Vulnerability in open source project has since been patched
The mishandling of HTTP headers left websites built on top of the Symfony platform vulnerable to web cache poisoning attacks.
Symfony, a popular PHP framework for web applications, is an open source project with more than 200 million historic downloads.
The platform was found to be vulnerable to web cache poisoning attacks, potentially exposing sensitive information such as users’ IP addresses.
Web cache poisoning attacks target the intermediate storage points between web servers and client devices, such as point-of-presence servers, proxies, and load balancers.
These servers usually help improve the performance of websites by storing local versions of web content to speed up their delivery to web clients.
Web cache poisoning attacks trick cache servers into storing harmful content and later deliver them to clients.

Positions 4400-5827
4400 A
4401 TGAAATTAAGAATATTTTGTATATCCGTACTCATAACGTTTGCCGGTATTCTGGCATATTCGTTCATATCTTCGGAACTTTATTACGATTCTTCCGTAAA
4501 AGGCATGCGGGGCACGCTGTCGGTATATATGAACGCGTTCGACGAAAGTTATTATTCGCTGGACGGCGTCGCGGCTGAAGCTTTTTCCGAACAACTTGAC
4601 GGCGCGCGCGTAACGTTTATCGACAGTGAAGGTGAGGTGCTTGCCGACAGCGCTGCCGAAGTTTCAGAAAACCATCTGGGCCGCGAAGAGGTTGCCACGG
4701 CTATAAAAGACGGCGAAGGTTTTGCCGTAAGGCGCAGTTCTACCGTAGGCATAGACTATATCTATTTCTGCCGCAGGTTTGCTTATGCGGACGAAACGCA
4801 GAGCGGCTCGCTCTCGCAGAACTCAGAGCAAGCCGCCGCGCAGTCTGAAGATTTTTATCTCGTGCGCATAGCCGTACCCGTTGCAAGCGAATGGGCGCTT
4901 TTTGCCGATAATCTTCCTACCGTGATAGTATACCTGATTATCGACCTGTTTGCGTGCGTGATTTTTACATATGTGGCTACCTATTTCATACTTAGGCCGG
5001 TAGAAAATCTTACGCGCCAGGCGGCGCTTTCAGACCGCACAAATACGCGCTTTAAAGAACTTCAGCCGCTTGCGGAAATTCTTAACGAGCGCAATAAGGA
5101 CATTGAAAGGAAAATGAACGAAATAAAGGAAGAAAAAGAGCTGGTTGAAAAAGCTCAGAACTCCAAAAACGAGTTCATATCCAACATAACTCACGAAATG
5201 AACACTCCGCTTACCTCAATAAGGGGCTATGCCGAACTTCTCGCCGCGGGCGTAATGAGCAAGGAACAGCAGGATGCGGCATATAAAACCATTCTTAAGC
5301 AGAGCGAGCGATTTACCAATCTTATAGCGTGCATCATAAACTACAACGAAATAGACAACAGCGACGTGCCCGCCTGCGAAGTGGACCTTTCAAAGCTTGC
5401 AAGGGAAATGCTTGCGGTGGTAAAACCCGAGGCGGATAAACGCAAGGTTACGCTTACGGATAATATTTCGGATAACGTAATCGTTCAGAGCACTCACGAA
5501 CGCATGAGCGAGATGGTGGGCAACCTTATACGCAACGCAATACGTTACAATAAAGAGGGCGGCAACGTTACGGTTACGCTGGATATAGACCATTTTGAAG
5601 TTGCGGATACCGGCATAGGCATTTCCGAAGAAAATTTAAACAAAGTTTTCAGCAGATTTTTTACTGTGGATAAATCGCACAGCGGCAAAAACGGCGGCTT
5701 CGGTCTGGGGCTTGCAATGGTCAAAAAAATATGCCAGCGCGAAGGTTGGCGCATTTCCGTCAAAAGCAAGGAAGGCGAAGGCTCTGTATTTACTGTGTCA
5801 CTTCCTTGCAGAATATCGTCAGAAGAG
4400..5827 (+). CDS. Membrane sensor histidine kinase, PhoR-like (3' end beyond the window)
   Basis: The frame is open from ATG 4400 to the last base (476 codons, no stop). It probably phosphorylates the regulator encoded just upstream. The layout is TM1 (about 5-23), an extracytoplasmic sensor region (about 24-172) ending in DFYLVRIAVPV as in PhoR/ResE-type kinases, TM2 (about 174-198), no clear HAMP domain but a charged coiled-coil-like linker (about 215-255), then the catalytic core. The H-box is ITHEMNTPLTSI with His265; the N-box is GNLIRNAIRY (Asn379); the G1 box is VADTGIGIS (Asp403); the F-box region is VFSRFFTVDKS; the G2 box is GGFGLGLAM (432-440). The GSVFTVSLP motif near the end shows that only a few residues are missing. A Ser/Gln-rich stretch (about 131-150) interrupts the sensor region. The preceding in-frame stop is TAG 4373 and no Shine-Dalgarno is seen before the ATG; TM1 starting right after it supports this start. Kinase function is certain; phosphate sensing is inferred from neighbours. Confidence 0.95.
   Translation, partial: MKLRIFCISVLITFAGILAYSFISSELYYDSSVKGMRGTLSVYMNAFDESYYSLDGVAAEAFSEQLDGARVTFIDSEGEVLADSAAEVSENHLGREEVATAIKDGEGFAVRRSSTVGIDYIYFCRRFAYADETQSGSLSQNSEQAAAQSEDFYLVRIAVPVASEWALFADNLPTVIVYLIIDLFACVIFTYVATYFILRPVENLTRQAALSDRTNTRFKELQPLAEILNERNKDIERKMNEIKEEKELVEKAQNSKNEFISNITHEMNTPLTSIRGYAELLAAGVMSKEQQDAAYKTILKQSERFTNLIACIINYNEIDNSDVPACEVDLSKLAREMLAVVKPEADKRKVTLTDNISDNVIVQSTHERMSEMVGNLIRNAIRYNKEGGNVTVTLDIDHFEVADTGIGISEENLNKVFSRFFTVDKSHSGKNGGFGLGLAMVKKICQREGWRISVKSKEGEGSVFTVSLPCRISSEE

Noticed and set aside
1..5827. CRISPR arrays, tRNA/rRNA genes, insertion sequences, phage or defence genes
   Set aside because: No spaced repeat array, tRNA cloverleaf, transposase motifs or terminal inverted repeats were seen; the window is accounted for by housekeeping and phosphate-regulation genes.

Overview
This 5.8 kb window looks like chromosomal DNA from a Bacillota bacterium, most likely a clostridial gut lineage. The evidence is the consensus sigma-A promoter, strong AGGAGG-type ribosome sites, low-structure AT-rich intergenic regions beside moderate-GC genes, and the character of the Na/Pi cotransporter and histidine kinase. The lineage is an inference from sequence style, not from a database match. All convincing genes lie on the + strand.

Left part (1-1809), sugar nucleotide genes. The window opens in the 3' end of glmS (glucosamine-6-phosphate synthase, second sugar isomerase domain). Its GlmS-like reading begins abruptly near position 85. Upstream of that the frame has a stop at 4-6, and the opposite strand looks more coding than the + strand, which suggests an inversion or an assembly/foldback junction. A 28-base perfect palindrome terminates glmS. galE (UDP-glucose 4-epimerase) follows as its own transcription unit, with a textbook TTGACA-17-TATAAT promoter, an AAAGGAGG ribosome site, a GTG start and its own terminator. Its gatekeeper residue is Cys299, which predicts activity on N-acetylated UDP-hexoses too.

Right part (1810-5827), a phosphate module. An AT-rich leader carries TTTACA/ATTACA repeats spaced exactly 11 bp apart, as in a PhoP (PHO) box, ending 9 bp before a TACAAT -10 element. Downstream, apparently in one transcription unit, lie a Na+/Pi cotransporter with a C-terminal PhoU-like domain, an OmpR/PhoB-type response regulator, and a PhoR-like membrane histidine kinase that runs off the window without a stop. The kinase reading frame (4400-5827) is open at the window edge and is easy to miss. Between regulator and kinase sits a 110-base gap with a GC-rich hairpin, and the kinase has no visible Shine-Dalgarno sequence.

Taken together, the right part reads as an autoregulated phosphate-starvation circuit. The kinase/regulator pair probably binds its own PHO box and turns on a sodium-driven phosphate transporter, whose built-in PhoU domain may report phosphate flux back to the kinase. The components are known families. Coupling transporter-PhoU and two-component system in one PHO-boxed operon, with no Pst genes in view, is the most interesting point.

Load balancing headers
Now fixed, the bug was caused when a Symfony-based website was running behind a proxy or load-balancer. In such cases, developers can instruct Symfony to look for X-Forwarded-* headers, which provide extra information about the client such as the original IP address, protocol, and port.
Symfony uses a trusted_headers allowlist to restrict allowed headers and prevent web cache poisoning attacks. In version 5.2, the developers of Symfony added support for the X-Forwarded-Prefix header, which attaches information about the original path-base of the request.
According to a GitHub advisory, the bug was in the sub-request feature, which allows developers to render and serve a small portion of a page instead of a full page.
The X-Forwarded-Prefix header was processed by ‘sub-requests’ even if it was not included in their trusted_headers list.
Malicious actors could leverage this bug to conduct web cache poisoning attacks by forging malicious sub-requests with the X-Forwarded-Prefix header and having them stored in cache servers.
The malicious snippets would later be served to other clients that made the same request.
It’s not clear how many other websites have been affected, but given Symfony’s wide reach in the PHP web developer community, the impact could be far-reaching.
The Daily Swig has reached out to the maintainers of Symfony for comment. We will update this post if we receive further details on the bug.